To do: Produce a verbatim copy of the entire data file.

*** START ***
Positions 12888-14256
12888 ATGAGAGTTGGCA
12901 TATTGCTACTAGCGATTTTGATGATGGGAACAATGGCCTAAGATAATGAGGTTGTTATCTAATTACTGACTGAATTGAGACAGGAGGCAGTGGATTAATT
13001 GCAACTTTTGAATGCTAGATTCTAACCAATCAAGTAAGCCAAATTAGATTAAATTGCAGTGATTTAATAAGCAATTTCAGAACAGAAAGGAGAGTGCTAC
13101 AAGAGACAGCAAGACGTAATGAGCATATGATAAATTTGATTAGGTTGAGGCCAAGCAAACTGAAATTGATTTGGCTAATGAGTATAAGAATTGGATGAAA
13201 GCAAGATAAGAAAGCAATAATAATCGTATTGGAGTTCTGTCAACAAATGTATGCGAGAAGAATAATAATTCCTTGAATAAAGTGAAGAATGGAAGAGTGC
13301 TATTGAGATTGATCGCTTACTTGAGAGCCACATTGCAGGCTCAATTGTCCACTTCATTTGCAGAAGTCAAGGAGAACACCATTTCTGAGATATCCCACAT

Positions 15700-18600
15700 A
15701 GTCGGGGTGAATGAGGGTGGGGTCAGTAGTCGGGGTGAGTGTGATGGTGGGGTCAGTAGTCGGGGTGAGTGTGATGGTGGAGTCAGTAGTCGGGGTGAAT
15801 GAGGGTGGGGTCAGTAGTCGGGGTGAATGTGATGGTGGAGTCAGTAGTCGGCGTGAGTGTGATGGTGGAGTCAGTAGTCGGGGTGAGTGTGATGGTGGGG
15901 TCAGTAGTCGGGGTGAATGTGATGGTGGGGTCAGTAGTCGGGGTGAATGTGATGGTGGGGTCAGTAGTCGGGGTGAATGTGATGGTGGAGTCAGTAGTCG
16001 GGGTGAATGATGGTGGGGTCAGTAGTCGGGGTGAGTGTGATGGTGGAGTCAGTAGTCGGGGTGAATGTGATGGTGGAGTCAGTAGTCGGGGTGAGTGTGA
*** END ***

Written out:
Positions 12888-14256
12888 ATGAGAGTTGGCA
12901 TATTGCTACTAGCGATTTTGATGATGGGAACAATGGCCTAAGATAATGAGGTTGTTATCTAATTACTGACTGAATTGAGACAGGAGGCAGTGGATTAATT
13001 GCAACTTTTGAATGCTAGATTCTAACCAATCAAGTAAGCCAAATTAGATTAAATTGCAGTGATTTAATAAGCAATTTCAGAACAGAAAGGAGAGTGCTAC
13101 AAGAGACAGCAAGACGTAATGAGCATATGATAAATTTGATTAGGTTGAGGCCAAGCAAACTGAAATTGATTTGGCTAATGAGTATAAGAATTGGATGAAA
13201 GCAAGATAAGAAAGCAATAATAATCGTATTGGAGTTCTGTCAACAAATGTATGCGAGAAGAATAATAATTCCTTGAATAAAGTGAAGAATGGAAGAGTGC
13301 TATTGAGATTGATCGCTTACTTGAGAGCCACATTGCAGGCTCAATTGTCCACTTCATTTGCAGAAGTCAAGGAGAACACCATTTCTGAGATATCCCACAT

Positions 15700-18600
15700 A
15701 GTCGGGGTGAATGAGGGTGGGGTCAGTAGTCGGGGTGAGTGTGATGGTGGGGTCAGTAGTCGGGGTGAGTGTGATGGTGGAGTCAGTAGTCGGGGTGAAT
15801 GAGGGTGGGGTCAGTAGTCGGGGTGAATGTGATGGTGGAGTCAGTAGTCGGCGTGAGTGTGATGGTGGAGTCAGTAGTCGGGGTGAGTGTGATGGTGGGG
15901 TCAGTAGTCGGGGTGAATGTGATGGTGGGGTCAGTAGTCGGGGTGAATGTGATGGTGGGGTCAGTAGTCGGGGTGAATGTGATGGTGGAGTCAGTAGTCG
16001 GGGTGAATGATGGTGGGGTCAGTAGTCGGGGTGAGTGTGATGGTGGAGTCAGTAGTCGGGGTGAATGTGATGGTGGAGTCAGTAGTCGGGGTGAGTGTGA